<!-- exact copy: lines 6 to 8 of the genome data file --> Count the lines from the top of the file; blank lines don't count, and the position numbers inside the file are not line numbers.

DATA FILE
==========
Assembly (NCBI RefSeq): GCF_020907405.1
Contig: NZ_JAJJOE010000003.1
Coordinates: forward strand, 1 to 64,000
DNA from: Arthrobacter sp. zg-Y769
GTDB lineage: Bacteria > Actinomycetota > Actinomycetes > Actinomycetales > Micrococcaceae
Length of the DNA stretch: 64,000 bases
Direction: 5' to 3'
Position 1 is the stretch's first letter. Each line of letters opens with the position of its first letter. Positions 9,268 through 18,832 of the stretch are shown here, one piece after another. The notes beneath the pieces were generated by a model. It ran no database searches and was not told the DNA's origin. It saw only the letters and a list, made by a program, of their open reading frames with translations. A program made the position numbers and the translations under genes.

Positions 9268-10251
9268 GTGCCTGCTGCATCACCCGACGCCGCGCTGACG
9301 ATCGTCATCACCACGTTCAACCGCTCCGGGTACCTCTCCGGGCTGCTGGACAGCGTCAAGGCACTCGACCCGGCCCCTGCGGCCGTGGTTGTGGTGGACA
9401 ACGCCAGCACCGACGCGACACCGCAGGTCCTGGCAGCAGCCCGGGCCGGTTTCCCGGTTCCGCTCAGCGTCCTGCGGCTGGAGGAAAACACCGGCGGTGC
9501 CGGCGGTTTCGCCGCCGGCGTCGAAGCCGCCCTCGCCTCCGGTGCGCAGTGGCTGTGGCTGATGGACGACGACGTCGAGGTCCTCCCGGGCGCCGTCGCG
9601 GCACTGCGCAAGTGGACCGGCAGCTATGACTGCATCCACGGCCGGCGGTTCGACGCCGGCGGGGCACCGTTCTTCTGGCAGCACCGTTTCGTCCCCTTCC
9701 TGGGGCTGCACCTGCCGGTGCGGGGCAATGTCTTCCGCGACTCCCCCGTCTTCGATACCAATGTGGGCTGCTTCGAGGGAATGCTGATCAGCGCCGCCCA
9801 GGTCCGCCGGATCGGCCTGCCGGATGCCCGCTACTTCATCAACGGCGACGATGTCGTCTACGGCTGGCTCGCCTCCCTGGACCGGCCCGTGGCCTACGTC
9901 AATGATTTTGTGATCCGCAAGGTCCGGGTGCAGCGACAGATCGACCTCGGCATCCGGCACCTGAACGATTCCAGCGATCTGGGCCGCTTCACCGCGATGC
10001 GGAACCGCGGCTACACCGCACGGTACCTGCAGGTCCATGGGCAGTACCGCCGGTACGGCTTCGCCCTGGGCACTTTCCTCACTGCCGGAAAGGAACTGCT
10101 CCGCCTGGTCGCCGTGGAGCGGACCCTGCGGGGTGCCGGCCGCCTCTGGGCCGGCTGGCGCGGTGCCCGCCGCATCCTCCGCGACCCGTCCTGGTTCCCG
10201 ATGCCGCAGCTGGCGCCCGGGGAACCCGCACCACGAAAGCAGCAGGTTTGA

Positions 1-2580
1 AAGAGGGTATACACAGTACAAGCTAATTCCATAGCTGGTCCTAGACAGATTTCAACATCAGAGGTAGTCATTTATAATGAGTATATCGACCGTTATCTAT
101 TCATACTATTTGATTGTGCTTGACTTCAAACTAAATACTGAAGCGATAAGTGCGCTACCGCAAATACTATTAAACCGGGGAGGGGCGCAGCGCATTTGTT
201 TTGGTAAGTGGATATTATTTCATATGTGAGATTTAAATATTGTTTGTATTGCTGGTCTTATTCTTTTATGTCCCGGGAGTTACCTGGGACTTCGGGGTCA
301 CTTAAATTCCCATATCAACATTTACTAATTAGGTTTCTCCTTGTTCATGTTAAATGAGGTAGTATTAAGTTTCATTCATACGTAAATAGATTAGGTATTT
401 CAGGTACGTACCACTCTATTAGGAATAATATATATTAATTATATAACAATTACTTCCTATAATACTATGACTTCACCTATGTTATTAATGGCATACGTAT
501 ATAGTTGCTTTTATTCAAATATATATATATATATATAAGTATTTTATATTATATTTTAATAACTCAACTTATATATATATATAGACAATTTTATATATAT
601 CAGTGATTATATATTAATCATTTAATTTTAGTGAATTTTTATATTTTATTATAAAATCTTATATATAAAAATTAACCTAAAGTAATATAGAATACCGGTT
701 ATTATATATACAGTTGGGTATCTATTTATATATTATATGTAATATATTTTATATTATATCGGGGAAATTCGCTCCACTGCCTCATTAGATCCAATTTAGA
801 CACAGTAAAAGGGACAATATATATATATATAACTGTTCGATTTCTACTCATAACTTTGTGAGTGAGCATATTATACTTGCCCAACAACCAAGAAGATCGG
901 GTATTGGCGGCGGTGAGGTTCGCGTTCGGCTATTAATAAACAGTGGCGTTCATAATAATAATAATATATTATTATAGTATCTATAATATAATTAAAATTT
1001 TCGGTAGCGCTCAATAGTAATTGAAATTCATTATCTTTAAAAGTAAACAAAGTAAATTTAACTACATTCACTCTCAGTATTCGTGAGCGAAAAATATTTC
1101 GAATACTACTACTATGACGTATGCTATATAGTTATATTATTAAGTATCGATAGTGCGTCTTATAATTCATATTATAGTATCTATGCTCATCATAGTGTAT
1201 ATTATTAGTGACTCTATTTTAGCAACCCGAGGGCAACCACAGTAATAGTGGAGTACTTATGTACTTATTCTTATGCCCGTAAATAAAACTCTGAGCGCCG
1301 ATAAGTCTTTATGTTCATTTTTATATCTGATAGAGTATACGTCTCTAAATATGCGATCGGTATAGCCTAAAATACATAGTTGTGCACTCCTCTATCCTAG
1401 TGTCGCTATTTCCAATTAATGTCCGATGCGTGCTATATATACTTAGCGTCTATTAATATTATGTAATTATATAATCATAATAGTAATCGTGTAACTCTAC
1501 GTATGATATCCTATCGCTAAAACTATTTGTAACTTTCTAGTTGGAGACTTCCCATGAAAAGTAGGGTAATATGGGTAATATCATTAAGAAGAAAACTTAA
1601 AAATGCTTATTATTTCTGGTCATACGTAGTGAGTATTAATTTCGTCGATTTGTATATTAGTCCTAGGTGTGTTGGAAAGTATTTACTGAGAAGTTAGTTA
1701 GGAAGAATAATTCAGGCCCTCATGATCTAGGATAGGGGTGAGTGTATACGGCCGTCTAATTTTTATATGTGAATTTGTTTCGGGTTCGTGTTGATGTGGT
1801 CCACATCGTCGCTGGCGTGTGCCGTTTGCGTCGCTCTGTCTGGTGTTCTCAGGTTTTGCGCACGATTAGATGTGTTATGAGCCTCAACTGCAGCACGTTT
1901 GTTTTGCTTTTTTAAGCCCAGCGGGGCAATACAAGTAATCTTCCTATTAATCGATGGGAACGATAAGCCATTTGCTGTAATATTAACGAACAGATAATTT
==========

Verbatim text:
Length of the DNA stretch: 64,000 bases
Direction: 5' to 3'
Position 1 is the stretch's first letter. Each line of letters opens with the position of its first letter. Positions 9,268 through 18,832 of the stretch are shown here, one piece after another. The notes beneath the pieces were generated by a model. It ran no database searches and was not told the DNA's origin. It saw only the letters and a list, made by a program, of their open reading frames with translations. A program made the position numbers and the translations under genes.